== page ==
Cover Photo: Design Superposition

Design Superposition is currently ongoing at the National Design Centre from now till 10 April, from 9am to 9pm daily. Admission to the exhibition is free

In quantum physics, the phenomenon of superposition refers to the combination of all possible states in a system. In the realm of design, a similar phenomenon is burgeoning: while design is nothing, it is simultaneously also everything. 

Hosted by Design Singapore Council, Design Superposition is the latest art exhibition at the National Design Centre. Showcasing the works of 10 local and international artists, the exhibition seeks to examine the true value of design. 

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Through the exploration of the inherently duplicitous nature of art, 10 artists have created pieces that are bound to make you reflect and ponder on the true value of design to society.

Each artist will bring to you a different facet of design through a unique viewing lens that makes use of each of their respective expertise in fields of illustration, architecture with fengshui principles, industrial design, science technology, fashion, digital media, visual art, and nature.

Below, we highlight five of the artworks currently on display.

1. 100 Marble Tiles by Offcut Factory

Tackling the issue of material waste, the artwork by Offcut Factory features 100 slabs of marble, 10 of which are made from discarded marble. A material that is often rejected by clients for not being perfect enough, the team at Offcut Factory hopes to use this installation as a conduit to educate the public on the issue of material waste and how our arbitrary perception of beauty heavily contributes to it.   

Indeed, one man's trash is another man's treasure. Offcut Factory is an initiative that seeks to imbue material waste with new life. Working with manufacturing companies to create new value from their discarded material waste by design, Offcut Factory hopes to encourage efforts towards a sustainable future where businesses adopt more environmentally friendly alternative solutions.

2. Alam Sekita: Jiran (Neighbour) by Thesupersystem

Featuring a portable beehive that provides security for bees in urban areas, the installation amalgamates technology, science and design, with heavy influences from post-human philosophers such as Donna Harroway and Carey Wolfe.

Bees play an integral role in the preservation of our ecosystem through assisting in the pollination of flowers. In recent years, however, the actions of men have led to the endangerment of the species. 

Design has created arbitrary boundaries which have resulted in the division of humans from their non-human counterparts. But can it be the impetus that allows for the co-existence of humans and non-humans in spaces designed specifically for humans? The artist believes so. In fact, he believes that innovation is what it takes to restore the relationship between men and nature. 

Heider Ismails, the brain behind Thesupersystem, is currently pursuing a Master's degree in Design at Lasalle College of the Arts. He has also exhibited works at the National Gallery Singapore and the London Science Festival.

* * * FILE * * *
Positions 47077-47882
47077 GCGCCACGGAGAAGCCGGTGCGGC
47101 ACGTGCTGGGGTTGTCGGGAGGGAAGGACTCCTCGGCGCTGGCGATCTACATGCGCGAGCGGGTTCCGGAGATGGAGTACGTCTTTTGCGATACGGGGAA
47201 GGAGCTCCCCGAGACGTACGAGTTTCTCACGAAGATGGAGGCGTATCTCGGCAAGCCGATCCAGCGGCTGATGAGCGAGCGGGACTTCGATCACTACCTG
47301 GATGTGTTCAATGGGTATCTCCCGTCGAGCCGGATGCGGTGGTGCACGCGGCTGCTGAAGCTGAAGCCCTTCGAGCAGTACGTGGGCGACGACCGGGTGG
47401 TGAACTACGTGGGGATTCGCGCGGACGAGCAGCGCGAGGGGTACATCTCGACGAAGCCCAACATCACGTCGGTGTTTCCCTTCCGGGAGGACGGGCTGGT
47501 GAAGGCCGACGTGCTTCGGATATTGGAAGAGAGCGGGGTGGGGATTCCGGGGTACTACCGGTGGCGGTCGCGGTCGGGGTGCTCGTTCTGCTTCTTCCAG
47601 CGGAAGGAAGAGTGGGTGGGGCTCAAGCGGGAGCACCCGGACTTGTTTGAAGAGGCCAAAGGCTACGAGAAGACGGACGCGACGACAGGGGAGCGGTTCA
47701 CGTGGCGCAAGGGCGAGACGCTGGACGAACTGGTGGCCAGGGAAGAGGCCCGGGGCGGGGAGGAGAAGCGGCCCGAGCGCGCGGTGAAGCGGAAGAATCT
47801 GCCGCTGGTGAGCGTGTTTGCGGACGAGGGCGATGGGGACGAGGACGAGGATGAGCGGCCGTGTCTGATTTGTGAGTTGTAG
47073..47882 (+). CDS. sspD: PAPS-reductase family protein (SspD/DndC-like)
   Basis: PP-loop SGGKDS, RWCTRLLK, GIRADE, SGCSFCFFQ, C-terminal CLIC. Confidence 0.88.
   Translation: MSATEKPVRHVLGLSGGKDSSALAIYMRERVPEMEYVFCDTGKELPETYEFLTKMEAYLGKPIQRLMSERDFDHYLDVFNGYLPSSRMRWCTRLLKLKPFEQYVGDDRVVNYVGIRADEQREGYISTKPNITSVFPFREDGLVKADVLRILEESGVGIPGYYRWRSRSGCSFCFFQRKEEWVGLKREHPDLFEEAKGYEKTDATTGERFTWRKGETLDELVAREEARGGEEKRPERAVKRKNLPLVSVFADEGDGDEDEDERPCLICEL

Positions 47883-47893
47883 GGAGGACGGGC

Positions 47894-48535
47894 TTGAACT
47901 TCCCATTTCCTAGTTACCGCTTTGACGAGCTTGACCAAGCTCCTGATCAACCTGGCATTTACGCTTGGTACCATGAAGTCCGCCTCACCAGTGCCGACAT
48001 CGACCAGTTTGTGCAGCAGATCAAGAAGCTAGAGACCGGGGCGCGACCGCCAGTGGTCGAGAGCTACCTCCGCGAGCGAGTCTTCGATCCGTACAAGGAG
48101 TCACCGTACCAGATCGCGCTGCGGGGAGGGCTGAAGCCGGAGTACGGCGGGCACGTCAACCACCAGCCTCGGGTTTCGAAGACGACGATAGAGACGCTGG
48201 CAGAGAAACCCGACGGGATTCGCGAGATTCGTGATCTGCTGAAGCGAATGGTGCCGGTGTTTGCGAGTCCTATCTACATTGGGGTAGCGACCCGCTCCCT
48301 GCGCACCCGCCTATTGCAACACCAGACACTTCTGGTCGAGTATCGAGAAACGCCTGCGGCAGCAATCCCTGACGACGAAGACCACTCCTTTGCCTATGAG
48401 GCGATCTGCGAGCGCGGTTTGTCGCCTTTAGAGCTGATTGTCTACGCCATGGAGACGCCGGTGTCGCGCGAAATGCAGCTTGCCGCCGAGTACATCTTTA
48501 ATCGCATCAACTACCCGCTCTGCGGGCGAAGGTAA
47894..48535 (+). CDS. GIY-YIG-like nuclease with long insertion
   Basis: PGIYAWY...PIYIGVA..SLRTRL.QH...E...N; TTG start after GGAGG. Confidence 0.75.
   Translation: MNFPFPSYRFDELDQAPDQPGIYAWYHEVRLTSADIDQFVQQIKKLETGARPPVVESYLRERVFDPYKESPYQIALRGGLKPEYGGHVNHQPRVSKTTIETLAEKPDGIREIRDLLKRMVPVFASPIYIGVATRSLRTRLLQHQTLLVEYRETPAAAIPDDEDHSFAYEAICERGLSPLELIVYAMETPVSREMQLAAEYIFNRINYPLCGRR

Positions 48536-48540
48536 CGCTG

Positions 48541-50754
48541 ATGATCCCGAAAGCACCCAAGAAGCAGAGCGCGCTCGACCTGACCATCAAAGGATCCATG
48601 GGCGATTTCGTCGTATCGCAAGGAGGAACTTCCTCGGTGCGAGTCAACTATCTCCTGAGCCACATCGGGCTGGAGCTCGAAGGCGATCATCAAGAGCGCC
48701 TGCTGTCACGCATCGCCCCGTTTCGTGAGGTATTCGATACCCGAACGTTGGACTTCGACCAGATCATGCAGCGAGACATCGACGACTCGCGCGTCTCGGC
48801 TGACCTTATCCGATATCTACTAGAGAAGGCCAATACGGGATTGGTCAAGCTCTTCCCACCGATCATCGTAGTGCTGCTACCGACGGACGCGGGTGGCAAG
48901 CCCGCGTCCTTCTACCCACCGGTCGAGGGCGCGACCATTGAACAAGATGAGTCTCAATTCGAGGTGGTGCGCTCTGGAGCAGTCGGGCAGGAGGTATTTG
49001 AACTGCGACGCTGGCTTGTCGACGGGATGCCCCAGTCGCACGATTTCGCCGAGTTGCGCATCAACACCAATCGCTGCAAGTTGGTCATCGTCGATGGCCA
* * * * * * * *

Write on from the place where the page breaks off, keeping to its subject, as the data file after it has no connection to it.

3. Meaningful Differences by Will & Well

For this project, Will & Well cast aside restrictive modern elements of clothing for more inclusive ones, modifying buttons and hard-to-reach zippers to make wearing clothing an easier task for those with disabilities.

Through making use of straps and hook-and-loop closures instead, the clothing line manufactures customisable apparel that make clothes more convenient for those with disabilities. With innovation and design, this meaningful creation highlights how design adds value to society, moving it forward.

Will & Well is an inclusive fashion label that hopes to better the lives of people by changing the conventional way clothes are worn, while still providing comfort. With marginalised groups in mind, the label uses innovation and technology to conceive apparel that enables those with disabilities to attain independence in their daily dressing routines. 

4. So Now You Try by Cliff Tan

From our homes to our offices, we definitely spent a lot of our time indoors in buildings. It is no doubt infrastructure is a big part of our lives. The installation features 22 squares, each representing a four-by-four metre room, and each room labelled with a different purpose. This installation seeks to show visitors how innovation is used to transform rooms to fit their given function. Visitors are invited to layout the tiny furniture pieces and design a room according to its function. 

The artist behind this art piece, Cliff Tan, is an architect and published author, most well-known for his expertise in optimising tiny spaces using the principles of feng shui. Cliff believes that with creative spatial planning and sophisticated design, any room can be made functional regardless of its size.

5. When Words Fail by YT Tommy Lee

This digitally painted illustration gives meaningful insights into palliative caregiving and highlights the poignant nature of the process. The artwork serves to investigate the true value of design through the exploration of the soothing power of illustrations and how it aids in the healing process. 

YT Tommy Lee, the artist behind When Words Fail, is a Singaporean illustrator whose works often explore the visceral use of colours and space, creating visuals that elicit a sense of introspection.

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